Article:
copyright in model codes after Georgia v. PublicResource.Org

Older case, but worth working through!

International Code Council, Inc. v. UpCodes, Inc., 2020 WL 2750636 (S.D.N.Y. May 26, 2020)

ICC claimed that defendants infringed its copyrights in forty model building codes (I-Codes) by posting them and derivative works on their website, UpCodes. The court endorsed the basic proposition that there can be no liability for sharing the law with the public, whether as a matter of copyrightability or fair use, but found that some of UpCodes’ “redlines” might go too far and thus denied cross-motions for summary judgment. It’s a great survey of issues that remain after the Georgia v. case and well worth reading—especially on merger.

State/local adoption of model codes benefits everyone involved, including the public, by aligning the law with industry best practices. ICC was founded in 1994 by three regional standards development organizations (SDOs) that developed similar codes, who donated their copyrights in model codes to ICC in 2003 “and envisioned that ICC would produce coordinated national building codes. Its codes have been adopted into law by jurisdictions across all fifty states.

One of the “foremost” reasons ICC develops model codes is to get them enacted into law. It has a dedicated government relations department that helps jurisdictions enact its codes. The development process “allows for public participation and comment at no cost,” “involves significant participation by government representatives,” and includes revisions every three years.  “ICC currently incurs the up-front costs of its code development process and recoups the relevant costs at least in part from the sale and licensing of its copyrighted codes.” ICC charges “modest” prices compared to those for other technical reference works and donates hundreds of copies of its model codes to libraries and other jurisdictions throughout the US. Members of the public can purchase model codes and guidelines online. ICC also sells a variety of supplemental materials and services, such as code commentary, study companions, handbooks, user’s guides, and training materials incorporating model code text. And:

ICC also makes its model codes, and some government codes that adopt the model codes, available for free on its website in a digital library called publicACCESS. The publicACCESS reading room makes printing, copying, and downloading of the codes difficult, though it does not necessarily completely prevent such functions. ICC publicizes that the free access it provides to its model codes and the enacted state and local codes is on a read-only basis. ICC relatedly offers a paid service called premiumACCESS, which provides users with access to additional features such as full access to commentaries, and tools to highlight, bookmark, and annotate the codes.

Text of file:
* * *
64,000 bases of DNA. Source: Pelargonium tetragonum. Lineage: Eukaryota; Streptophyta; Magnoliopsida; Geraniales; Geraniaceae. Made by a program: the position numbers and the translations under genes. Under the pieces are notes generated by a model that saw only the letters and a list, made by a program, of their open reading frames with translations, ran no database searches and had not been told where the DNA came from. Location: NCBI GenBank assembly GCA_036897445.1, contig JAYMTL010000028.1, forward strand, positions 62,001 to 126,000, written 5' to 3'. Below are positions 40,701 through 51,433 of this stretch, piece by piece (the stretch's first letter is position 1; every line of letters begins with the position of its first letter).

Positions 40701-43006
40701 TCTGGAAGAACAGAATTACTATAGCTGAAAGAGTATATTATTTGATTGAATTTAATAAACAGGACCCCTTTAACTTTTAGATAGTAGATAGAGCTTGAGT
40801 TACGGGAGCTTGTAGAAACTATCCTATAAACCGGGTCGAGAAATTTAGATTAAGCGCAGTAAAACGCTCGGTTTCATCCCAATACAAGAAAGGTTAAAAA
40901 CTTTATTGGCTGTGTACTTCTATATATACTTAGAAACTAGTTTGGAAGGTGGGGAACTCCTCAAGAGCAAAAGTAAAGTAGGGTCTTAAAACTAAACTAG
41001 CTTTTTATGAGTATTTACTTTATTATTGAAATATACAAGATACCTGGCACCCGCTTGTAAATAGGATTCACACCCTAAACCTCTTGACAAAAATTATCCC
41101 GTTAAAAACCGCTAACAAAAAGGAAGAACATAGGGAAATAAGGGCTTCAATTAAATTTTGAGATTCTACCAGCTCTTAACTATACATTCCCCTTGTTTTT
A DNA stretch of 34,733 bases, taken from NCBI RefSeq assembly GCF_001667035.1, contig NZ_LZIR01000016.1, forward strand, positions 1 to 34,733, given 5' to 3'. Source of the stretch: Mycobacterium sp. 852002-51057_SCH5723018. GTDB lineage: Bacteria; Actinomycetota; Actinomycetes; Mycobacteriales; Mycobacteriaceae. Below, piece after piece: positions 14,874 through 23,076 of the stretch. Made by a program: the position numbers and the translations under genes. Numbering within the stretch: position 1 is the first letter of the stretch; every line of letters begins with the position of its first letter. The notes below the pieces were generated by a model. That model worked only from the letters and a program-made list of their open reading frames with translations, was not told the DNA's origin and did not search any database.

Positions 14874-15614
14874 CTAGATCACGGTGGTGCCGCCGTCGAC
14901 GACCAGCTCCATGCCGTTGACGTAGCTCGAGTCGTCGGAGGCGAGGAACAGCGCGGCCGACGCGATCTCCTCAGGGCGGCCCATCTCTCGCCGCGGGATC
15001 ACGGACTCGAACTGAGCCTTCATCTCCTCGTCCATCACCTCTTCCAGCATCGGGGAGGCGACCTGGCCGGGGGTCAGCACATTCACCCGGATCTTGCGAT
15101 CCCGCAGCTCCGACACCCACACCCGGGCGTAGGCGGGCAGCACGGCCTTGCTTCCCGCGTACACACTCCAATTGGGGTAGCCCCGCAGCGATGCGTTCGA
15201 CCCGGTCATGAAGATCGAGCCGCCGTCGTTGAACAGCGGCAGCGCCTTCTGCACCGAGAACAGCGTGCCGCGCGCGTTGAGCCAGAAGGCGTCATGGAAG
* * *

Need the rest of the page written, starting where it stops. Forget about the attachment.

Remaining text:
Meanwhile, UpCodes is a startup providing “easy and convenient access to materials of particular importance to members of the architecture, engineering, and construction (‘AEC’) industries, such as the state and local building codes that governed their projects.” Like publicACCESS, it has some free services and others that are available only to paid users. There are two versions of relevance to the suit: pre-suit UpCodes made the forty I-Codes at issue freely available to anyone to view, print, copy, and download, but redirected users to ICC’s website for at least one (the International Zoning Code 2015). The forty ICC model codes were posted in a section titled “General Building Codes” and identified by their model code names, but also identified jurisdictions that had adopted the model codes on the same page, at least as to some of the codes. Meanwhile, the paid access portion displayed governmentally enacted building codes that adopted ICC’s model codes with amendments. “[A]dditions by the enacting state or local jurisdiction were displayed in green, while all model code text that a jurisdiction did not adopt was struck-through in red, much like in a redline.”